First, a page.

There are many active climate change advocates on the Island. However, there are also many in the general public who are not informed about the local impact of climate change, what they can do to fight it, and some may even “fear” it. The Martha’s Vineyard Commission aims to change that.
Members and staff of the MVC met with The Times via Zoom recently to discuss the commission’s efforts to create a climate action plan.
According to MVC climate change planner Liz Durkee, the action plan is a 20-year strategy to address the impact of climate change and greenhouse gas emissions. She said the action plan has a “strong implementation plan,” so it doesn’t just sit on a shelf. Funding for the action plan comes from the state’s Municipal Vulnerability Preparedness Action Grant.
“Every one of us is or will be affected by the impact of climate change,” Durkee said. “We’re not just looking at coastal flooding in this plan. We’re looking at the big picture.”
There are six themes to the action plan: land use, transportation and infrastructure, food security, public health and safety, economic resilience, and energy transformation. The plan will look at climate change and the interrelated issues from a community-based perspective, using as much local knowledge and resources as possible. This means avoiding outside consultants and using local hires who know the Island, such as consultant Meghan Gombos from Aquinnah, who was on the call for the MVC. Additionally, input from the Island’s towns will be implemented in a regional effort so that they will be on the same page, and not be competing for resources in relation to the plan.
Durkee said it will also be important to include the Wampanoag Tribe of Gay Head (Aquinnah) because of their traditional local knowledge, and because she believes the tribe would have an insight toward historic land use alongside the implementation of it today.
“One of the most critical pieces of this plan is that it gets socialized within the public,” MVC commissioner Ben Robinson said. “There are die-hard climate supporters across the Island, and they show up at meetings regularly … but there’s a broad segment of the population that is not engaged, not really paying attention to this, don’t recognize the changes that will be coming, don’t recognize their role in this.”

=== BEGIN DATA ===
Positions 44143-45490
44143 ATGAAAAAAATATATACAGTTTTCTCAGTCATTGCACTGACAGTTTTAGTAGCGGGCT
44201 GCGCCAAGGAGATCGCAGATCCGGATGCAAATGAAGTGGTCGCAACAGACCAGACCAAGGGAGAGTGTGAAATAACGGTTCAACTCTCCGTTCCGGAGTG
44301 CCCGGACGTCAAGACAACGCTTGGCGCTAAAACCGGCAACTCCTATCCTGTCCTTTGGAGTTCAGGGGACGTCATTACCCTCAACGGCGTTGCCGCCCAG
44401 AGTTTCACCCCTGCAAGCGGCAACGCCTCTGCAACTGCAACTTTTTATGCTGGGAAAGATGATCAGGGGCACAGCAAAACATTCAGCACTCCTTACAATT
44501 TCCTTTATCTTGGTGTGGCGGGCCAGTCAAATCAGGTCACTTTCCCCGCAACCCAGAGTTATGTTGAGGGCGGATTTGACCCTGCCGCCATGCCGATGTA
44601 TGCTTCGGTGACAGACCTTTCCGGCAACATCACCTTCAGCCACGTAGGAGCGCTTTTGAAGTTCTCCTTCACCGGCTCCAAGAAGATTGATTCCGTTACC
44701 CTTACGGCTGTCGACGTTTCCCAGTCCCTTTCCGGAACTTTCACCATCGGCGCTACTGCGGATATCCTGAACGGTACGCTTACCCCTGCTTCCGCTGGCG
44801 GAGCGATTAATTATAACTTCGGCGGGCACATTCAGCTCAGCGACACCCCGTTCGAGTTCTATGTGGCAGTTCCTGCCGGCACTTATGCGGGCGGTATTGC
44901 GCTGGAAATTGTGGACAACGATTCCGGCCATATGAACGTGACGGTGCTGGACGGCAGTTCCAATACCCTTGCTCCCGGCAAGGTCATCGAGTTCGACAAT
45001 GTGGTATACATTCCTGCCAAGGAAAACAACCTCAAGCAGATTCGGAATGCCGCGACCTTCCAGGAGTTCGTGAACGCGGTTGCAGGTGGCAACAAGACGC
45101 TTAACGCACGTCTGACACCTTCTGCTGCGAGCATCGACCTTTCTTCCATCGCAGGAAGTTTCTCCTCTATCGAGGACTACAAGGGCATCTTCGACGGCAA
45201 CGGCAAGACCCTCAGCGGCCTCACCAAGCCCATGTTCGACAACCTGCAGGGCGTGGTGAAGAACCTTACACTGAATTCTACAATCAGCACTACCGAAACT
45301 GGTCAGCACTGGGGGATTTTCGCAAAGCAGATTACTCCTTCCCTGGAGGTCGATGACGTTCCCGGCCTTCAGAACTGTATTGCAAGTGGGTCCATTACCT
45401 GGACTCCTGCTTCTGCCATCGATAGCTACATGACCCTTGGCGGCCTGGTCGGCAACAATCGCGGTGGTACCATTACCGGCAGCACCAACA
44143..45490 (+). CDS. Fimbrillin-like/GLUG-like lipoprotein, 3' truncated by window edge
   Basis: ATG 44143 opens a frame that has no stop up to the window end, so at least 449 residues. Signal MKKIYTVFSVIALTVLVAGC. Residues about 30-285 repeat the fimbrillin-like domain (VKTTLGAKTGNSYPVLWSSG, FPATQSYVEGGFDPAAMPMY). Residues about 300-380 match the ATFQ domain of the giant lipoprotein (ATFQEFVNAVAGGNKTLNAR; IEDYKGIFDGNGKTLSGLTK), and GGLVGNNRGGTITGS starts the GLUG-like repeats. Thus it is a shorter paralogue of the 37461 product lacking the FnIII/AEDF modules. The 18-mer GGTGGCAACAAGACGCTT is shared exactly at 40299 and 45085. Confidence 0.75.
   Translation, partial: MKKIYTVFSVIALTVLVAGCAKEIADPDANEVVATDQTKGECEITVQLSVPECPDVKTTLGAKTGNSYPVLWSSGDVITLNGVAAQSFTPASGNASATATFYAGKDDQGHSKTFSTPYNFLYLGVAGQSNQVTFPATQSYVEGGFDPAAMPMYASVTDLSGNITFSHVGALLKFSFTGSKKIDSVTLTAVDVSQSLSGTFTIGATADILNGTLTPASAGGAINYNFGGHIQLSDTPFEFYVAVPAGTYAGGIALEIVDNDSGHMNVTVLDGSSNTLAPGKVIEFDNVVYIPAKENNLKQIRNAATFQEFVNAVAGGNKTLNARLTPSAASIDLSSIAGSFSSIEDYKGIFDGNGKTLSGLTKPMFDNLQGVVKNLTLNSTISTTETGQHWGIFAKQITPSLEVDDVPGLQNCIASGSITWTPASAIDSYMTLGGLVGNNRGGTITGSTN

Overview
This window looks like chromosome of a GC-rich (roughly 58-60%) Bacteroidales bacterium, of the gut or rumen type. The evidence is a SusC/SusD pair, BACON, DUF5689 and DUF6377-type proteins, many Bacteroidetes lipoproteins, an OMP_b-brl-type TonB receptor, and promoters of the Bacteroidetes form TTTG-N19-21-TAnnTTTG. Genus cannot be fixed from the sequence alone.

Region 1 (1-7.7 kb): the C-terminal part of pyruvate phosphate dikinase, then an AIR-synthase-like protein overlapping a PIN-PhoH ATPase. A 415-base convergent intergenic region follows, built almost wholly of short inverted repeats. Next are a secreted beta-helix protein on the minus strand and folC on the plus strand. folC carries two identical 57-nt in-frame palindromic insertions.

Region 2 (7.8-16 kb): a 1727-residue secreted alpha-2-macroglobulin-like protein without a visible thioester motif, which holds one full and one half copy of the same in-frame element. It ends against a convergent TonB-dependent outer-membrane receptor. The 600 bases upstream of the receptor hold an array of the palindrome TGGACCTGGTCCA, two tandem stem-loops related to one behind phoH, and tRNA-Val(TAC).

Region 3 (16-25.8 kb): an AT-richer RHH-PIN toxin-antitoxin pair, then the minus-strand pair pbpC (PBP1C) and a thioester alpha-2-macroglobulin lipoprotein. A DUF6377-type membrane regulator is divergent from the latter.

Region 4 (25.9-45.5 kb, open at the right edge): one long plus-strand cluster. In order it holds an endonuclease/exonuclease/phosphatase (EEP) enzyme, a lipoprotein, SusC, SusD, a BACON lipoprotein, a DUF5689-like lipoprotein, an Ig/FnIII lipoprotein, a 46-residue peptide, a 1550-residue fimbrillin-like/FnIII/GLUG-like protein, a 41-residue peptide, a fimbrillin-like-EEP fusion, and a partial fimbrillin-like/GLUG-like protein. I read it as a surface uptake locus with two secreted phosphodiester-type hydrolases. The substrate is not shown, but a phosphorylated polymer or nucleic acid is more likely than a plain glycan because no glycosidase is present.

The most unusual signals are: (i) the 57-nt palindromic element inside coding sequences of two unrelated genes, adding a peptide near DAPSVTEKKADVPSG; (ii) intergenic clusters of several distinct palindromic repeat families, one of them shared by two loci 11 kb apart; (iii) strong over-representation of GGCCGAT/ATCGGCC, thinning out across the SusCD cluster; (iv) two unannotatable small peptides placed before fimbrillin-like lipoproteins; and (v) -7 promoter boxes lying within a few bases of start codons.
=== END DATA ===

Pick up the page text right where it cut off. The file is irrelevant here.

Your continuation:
Robinson also said the press’s role in spreading the word about climate change initiatives and the action plan is important to engage people. In particular, Robinson thinks getting high schoolers more involved would be beneficial, since the younger generations will be the ones who will need to face the consequences of climate change.
“They’re going to be growing up and living with this,” Robinson said. “The climate crisis isn’t just a climate crisis, it’s an ecological crisis, it’s a pollution crisis. It really is about how we live on this planet, and for adults that’s tough, because we’re old dogs and … we have our ways and can’t change that. But the younger generations has the ability to actually change … and I think engaging them in that process is also going to help out adults, because I think people look at their children and grandchildren and have a different perspective on what they should be doing.”
Durkee said MVC plans to involve interested high school students to be involved in the strategy’s thematic working groups alongside a youth intern.
Durkee also pointed out that many people are “afraid of climate change” and would rather not think about it. Additionally, many people don’t know where to get information regarding climate change, especially with a local and everyday context. This emphasizes the importance of getting people more familiar with climate change.
“We are trying to engage people from the towns from different boards and committees … because we see this process itself as a way to build our capacity as an Island and a community to have that climate lens,” Gombos said. “So it’s not about making the whole issue climate change, but looking at whatever issue is your focus area with that climate lens. We really think that if we get more people engaged … at the town level, and the broader community to have that lens through which they view things, then we’ll build our adaptive capacity going forward.”